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Febrile seizures

A seizure accompanied by fever 
( temp > = 100.4 ° F or 38° C by any methods ) without CNS infection 
that occurs in infants and children 6 through 60 months of age Occurs in 2-5 % of all children ( neurologically healthy ) Most common convulsive event in children < 60 months No previous neonatal or unprovoked seizure Simple febrile seizures represent 65-90 % of febrile seizures

SIMPLE Less than 15 mins Generalised tonic-clonic No previous neurological problems Do not not recur within 24 hrs OR
within the same febrile illness No post-ictal pathology  COMPLEX-Duration of > 15 mins Focal onset or focal features Recurrence within 24 hrs OR
within same febrile illness Febrile status epilepticus + 30 mins

Risk factors first seizure- High fever Viral infection Developmental delay Day care attendance Family history
○ 1ST degree relative who has had FS
○ a relative with epilepsy Certain vaccinations – 
unclear if a risk factor or not ( Barlow et al- immunization is rarely followed by a febrile seizure )

Pathophysiology-Mechanism causing FS is poorly understood Heterogeneous condition with a complicated
( yet unclear ) genetic and pathophysiological basis Rate of body temperature rise as a cause – frequently quoted theory but unsupported by evidence ie it is uncertain if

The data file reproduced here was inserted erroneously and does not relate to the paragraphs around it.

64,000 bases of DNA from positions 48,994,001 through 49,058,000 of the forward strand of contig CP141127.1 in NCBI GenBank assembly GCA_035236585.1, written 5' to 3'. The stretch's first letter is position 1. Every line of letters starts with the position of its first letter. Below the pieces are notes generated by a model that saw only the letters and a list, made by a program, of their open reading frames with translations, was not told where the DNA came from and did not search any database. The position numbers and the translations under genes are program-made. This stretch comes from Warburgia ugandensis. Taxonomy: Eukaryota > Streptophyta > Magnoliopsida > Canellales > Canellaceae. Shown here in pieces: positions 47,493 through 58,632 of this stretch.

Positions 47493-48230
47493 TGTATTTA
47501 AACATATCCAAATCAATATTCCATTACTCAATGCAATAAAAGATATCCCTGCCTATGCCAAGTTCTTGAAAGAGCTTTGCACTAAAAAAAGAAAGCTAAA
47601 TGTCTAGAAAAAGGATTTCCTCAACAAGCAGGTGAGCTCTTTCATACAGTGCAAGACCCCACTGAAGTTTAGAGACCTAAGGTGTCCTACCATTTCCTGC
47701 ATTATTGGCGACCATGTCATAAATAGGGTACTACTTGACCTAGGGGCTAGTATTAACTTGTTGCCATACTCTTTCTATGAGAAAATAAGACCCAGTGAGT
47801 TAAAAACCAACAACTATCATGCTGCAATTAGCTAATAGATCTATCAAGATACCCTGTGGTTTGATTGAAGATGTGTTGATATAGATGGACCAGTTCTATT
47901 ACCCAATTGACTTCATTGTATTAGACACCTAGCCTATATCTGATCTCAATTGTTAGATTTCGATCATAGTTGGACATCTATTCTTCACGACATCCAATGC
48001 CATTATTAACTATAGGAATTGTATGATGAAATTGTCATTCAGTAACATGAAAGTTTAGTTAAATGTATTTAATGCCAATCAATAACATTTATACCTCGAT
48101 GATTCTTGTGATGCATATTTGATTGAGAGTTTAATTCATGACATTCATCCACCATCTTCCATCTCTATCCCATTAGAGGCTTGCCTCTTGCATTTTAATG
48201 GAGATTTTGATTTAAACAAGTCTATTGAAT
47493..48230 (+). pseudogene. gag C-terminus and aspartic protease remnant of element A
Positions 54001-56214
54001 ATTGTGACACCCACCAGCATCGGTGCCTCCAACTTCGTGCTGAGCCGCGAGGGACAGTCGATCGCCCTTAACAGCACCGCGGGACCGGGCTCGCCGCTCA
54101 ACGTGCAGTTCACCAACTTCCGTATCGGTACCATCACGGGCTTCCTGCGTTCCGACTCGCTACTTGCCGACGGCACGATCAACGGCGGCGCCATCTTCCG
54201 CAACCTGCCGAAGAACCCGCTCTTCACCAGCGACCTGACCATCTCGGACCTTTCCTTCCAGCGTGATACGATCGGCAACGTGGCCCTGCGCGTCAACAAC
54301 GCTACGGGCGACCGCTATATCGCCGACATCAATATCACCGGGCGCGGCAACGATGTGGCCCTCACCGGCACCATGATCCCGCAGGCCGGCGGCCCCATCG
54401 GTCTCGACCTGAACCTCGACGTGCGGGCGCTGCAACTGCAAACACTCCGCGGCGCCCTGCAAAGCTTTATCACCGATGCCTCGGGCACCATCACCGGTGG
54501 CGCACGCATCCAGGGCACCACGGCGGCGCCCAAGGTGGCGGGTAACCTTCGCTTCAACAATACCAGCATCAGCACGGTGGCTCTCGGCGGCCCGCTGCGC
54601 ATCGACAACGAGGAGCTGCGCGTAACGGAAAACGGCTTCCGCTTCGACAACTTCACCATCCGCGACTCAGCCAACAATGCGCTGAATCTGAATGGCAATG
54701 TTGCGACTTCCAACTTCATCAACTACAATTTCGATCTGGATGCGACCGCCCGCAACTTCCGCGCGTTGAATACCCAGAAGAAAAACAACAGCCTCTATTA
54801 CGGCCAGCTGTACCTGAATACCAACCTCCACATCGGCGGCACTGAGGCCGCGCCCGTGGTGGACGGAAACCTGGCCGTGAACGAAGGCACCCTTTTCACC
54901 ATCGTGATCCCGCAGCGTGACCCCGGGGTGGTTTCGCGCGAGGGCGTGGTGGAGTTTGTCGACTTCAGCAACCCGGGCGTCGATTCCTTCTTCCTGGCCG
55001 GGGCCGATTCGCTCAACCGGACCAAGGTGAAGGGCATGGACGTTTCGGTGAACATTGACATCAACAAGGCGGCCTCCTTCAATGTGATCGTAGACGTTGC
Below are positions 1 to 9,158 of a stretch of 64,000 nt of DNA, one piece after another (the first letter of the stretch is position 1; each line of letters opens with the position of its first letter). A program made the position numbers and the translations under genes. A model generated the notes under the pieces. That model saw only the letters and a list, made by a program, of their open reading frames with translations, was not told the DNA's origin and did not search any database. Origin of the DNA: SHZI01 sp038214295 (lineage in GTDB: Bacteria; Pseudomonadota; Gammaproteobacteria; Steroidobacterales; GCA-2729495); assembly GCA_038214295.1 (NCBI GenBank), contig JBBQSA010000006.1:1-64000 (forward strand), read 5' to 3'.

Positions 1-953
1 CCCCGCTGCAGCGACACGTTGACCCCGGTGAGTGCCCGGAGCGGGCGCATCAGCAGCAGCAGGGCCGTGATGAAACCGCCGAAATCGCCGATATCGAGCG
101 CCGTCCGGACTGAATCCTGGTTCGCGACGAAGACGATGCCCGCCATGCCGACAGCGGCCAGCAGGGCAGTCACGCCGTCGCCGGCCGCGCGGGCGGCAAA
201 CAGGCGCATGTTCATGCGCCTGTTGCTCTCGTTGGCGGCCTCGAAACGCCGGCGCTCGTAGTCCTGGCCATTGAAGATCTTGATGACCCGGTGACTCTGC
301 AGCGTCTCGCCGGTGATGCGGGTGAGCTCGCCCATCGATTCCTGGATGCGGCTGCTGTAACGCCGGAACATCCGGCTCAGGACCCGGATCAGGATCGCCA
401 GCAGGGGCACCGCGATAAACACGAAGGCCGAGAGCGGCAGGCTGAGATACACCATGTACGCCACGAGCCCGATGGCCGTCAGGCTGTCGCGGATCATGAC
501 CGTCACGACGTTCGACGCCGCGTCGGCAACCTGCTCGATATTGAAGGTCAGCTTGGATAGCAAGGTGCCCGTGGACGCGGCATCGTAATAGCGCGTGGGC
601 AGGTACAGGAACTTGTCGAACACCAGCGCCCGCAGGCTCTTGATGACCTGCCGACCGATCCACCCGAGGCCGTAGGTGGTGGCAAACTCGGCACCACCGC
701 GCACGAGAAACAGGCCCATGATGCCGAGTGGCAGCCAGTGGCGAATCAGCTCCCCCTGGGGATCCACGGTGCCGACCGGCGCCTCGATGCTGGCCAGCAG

Degree of fever OR
Rate of rise of temp

history-Fever associated with seizure
 Typical features of FS’s as
○ child 6 months to 5 yrs of age 
○ duration 3-6 minutes
○ generalised tonic-clonic type presenting with
 body stiffening
 twitching – face , arms , legs
 eye rolling
 jerking of arms and legs
 loss of consciousness
 Full recovery within 1 hour May occur in a child with a previous h/o FS’s Ask about – 
○ family history
○ previous seizures 
○ recent antibiotics use
○ immunization history


When to admit-First seizure Subsequent seizure and child not seen by paeds Diagnostic uncertainty Complex seizure Child < 18 months of age Focal neurological deficit No serious findings but currently taking antibiotics or has recently been taking them Parental anxiety/failure to cope Suspected serious cause No obvious apparent focus of infection

Rectal diazepam dose as per CKS

LINKS AND RESOURCES

PATIENT INFORMATION

NHS inform has a page which answers all questions that parents may ask https://www.nhsinform.scot/illnesses-and-conditions/brain-nerves-and-spinal-cord/febrile-seizures

NHS on febrile seizures https://www.nhs.uk/conditions/febrile-seizures/

An incredibly useful video has been produced by British Red Cross on how to manage a child who is having a febrile seizure https://www.redcross.org.uk/first-aid/learn-first-aid-for-babies-and-children/febrile-seizure

A colour coded Febrile Seizure Fact Sheet https://www.rcem.ac.uk/docs/Paediatric%20EM%20Guidance/CEM7216-Febrile-Seizure-Advice-Sheet.pdf

Nationwide children’s org – info on febrile seizures https://www.nationwidechildrens.org/conditions/febrile-seizures